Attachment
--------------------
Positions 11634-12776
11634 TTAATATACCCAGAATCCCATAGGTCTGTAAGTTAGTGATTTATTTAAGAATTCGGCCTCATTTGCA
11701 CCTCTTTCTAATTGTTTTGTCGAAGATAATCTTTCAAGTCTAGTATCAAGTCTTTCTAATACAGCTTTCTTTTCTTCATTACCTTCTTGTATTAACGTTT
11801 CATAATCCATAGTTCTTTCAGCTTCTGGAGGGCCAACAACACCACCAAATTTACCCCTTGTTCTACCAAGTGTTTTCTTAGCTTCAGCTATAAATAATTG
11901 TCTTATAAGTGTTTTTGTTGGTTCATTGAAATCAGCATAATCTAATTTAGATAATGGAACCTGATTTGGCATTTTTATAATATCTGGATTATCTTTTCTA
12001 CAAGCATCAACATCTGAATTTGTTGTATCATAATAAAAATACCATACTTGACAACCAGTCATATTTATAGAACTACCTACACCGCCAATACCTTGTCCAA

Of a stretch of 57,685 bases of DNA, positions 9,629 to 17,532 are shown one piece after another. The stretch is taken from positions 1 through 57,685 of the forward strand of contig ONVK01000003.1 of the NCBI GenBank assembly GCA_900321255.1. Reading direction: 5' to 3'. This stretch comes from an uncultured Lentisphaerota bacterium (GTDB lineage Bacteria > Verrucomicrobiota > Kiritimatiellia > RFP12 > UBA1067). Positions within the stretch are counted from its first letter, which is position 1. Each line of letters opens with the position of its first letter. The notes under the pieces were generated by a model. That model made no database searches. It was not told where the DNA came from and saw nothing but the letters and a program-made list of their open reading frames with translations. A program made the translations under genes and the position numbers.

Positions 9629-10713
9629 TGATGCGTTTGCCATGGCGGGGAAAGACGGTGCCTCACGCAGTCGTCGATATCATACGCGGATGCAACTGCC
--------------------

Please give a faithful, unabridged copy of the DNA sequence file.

Positions 11634-12776
11634 TTAATATACCCAGAATCCCATAGGTCTGTAAGTTAGTGATTTATTTAAGAATTCGGCCTCATTTGCA
11701 CCTCTTTCTAATTGTTTTGTCGAAGATAATCTTTCAAGTCTAGTATCAAGTCTTTCTAATACAGCTTTCTTTTCTTCATTACCTTCTTGTATTAACGTTT
11801 CATAATCCATAGTTCTTTCAGCTTCTGGAGGGCCAACAACACCACCAAATTTACCCCTTGTTCTACCAAGTGTTTTCTTAGCTTCAGCTATAAATAATTG
11901 TCTTATAAGTGTTTTTGTTGGTTCATTGAAATCAGCATAATCTAATTTAGATAATGGAACCTGATTTGGCATTTTTATAATATCTGGATTATCTTTTCTA
12001 CAAGCATCAACATCTGAATTTGTTGTATCATAATAAAAATACCATACTTGACAACCAGTCATATTTATAGAACTACCTACACCGCCAATACCTTGTCCAA

Of a stretch of 57,685 bases of DNA, positions 9,629 to 17,532 are shown one piece after another. The stretch is taken from positions 1 through 57,685 of the forward strand of contig ONVK01000003.1 of the NCBI GenBank assembly GCA_900321255.1. Reading direction: 5' to 3'. This stretch comes from an uncultured Lentisphaerota bacterium (GTDB lineage Bacteria > Verrucomicrobiota > Kiritimatiellia > RFP12 > UBA1067). Positions within the stretch are counted from its first letter, which is position 1. Each line of letters opens with the position of its first letter. The notes under the pieces were generated by a model. That model made no database searches. It was not told where the DNA came from and saw nothing but the letters and a program-made list of their open reading frames with translations. A program made the translations under genes and the position numbers.

Positions 9629-10713
9629 TGATGCGTTTGCCATGGCGGGGAAAGACGGTGCCTCACGCAGTCGTCGATATCATACGCGGATGCAACTGCC